The interpretation of Libya’s elections of July 2012 as a victory for secularism is misleading. A more nuanced reading of the vote must accommodate the reality and potential of Islamism, says Alison Pargeter.
The result of Libya’s legislative elections on 7 July 2012, held just short of nine months after the overthrow of Muammar Gaddafi’s regime in October 2011, was hailed by many media outlets and policymakers as a victory for secularism in the country and the region. The headline figure – thirty-nine seats in the “national general congress” won by the National Forces Alliance (a broad-based liberal coalition), against seventeen by the Justice & Construction Party (Libya’s version of the Muslim Brotherhood) – was read with near-jubilation as evidence that the local Islamists had failed to replicate the success of their counterparts in Egypt and Tunisia, and that the “Islamist axis” unleashed by the Arab spring of 2011 had been punctured.
A closer look, though, suggests that the mix of joy and relief was misplaced. For if the Libyan Brotherhood and the other Islamist parties that contested the elections did not achieve the victory they had hoped for, the notion that the elections were a triumph for secularism is misplaced.
The most basic argument for suspending judgment about the result is that a complete picture has yet to emerge. This is because of the structure of the country’s election law, which sought to ensure that no single party could gain a ruling majority: only eighty of the 200 seats in the congress were reserved for political parties, with the remaining 120 seats allocated to individual candidates. Both the National Forces Alliance (NFA) and the Justice & Construction Party (JCP) are trying to woo these individual seat-holders to their side, but the latter are giving few signals of their intention and it is not certain that they will choose to ally themselves with either side.
This may begin to become clearer on 8 August, when the congress holds its first meeting. This session will be largely ceremonial, its purpose being to allow the existing authority – the National Transitional Council (NTC) – formally to transfer power to the new body. But the congress’s next task will be to vote for the head of the congress (the equivalent of speaker) and for the prime minister. Only then will a true inkling of the real orientation of Libya’s new legislative body emerge. In short: don’t dismiss the Islamists just yet.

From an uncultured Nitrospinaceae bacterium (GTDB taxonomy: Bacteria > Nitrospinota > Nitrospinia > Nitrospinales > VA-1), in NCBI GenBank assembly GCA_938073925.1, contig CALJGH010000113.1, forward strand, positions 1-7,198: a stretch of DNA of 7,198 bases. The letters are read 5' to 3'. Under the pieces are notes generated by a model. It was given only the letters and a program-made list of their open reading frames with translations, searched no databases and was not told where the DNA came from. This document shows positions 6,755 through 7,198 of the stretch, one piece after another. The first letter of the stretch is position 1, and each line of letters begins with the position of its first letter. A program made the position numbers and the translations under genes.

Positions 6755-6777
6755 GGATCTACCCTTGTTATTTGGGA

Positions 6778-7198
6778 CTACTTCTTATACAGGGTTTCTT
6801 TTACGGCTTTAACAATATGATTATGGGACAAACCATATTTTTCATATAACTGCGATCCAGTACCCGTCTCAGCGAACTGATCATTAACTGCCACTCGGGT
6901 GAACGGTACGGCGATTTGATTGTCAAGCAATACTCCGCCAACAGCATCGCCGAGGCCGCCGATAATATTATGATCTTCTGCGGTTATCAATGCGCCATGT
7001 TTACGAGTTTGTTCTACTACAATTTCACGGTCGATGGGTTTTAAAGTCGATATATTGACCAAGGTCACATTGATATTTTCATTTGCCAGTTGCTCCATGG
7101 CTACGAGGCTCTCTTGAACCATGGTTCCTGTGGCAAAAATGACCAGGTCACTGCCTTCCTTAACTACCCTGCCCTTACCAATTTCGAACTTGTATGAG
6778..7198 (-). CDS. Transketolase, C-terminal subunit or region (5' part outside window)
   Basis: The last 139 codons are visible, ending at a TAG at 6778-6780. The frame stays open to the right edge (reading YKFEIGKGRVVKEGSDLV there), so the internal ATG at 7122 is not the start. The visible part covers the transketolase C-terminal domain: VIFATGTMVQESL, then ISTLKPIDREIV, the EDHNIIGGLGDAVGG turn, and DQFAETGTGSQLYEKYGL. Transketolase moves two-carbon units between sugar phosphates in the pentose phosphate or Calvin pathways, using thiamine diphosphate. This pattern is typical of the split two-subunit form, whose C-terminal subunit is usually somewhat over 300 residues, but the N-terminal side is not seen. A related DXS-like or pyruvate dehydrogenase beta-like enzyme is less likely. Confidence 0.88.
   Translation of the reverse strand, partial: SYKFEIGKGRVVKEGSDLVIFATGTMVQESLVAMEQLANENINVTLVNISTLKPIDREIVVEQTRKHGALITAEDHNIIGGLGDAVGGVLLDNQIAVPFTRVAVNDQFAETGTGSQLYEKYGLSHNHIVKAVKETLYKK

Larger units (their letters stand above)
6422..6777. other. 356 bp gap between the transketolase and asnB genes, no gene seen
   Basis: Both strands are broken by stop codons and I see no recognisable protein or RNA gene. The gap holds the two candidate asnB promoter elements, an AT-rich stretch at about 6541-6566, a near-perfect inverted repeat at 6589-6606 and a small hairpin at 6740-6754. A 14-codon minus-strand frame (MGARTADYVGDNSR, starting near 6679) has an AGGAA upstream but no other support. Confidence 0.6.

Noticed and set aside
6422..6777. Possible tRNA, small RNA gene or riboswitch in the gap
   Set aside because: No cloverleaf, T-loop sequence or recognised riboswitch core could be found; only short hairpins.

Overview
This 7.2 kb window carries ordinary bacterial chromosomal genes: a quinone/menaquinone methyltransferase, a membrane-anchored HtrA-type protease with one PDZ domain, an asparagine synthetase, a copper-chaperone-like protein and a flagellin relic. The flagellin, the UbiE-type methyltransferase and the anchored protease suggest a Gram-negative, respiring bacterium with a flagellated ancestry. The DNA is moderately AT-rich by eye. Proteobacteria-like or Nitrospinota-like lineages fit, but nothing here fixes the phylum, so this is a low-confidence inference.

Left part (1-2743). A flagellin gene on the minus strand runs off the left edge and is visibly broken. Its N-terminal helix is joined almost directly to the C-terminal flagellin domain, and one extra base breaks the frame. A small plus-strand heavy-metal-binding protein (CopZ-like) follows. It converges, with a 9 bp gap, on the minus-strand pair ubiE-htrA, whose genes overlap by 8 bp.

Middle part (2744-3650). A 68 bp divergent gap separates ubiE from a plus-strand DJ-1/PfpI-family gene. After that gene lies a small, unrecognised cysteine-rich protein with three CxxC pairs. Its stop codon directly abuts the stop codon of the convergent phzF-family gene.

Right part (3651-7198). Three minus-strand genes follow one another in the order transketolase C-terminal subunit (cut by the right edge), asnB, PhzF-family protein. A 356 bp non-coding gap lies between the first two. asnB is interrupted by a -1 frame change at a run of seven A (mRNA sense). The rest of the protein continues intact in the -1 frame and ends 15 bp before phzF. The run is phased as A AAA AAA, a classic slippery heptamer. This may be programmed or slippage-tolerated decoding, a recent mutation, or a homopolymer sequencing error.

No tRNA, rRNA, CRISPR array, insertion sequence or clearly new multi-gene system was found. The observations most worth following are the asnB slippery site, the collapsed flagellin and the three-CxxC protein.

Mahmoud Jibril’s alliance
The view of the election as a triumph for secularism owes much to the National Forces Alliance’s position as the largest single party, and the reputation of its leader, Mahmoud Jibril – a former planning minister in the Gaddafi regime – as liberal in orientation. But it is wrong to describe the alliance as a purely secular grouping. The NFA comprises some fifty political entities and over 240 NGOs and includes a broad array of individuals, some of whom are of an Islamist persuasion. Among the latter is Sheikh Abdelatif al-Mehelhel, one of Tripoli’s most prominent Islamic scholars, whose name has been touted by some as a potential candidate for the post of head of the congress.
Moreover, even the liberal-minded Mahmoud Jibril is senstive to the conservative nature of Libyan society, and made a strong appeal to traditional and conservative values during his election campaign – to the extent that the Muslim Brotherhood felt he had invaded their territory, and even accused him of inflating his Islamist credentials in order to win votes.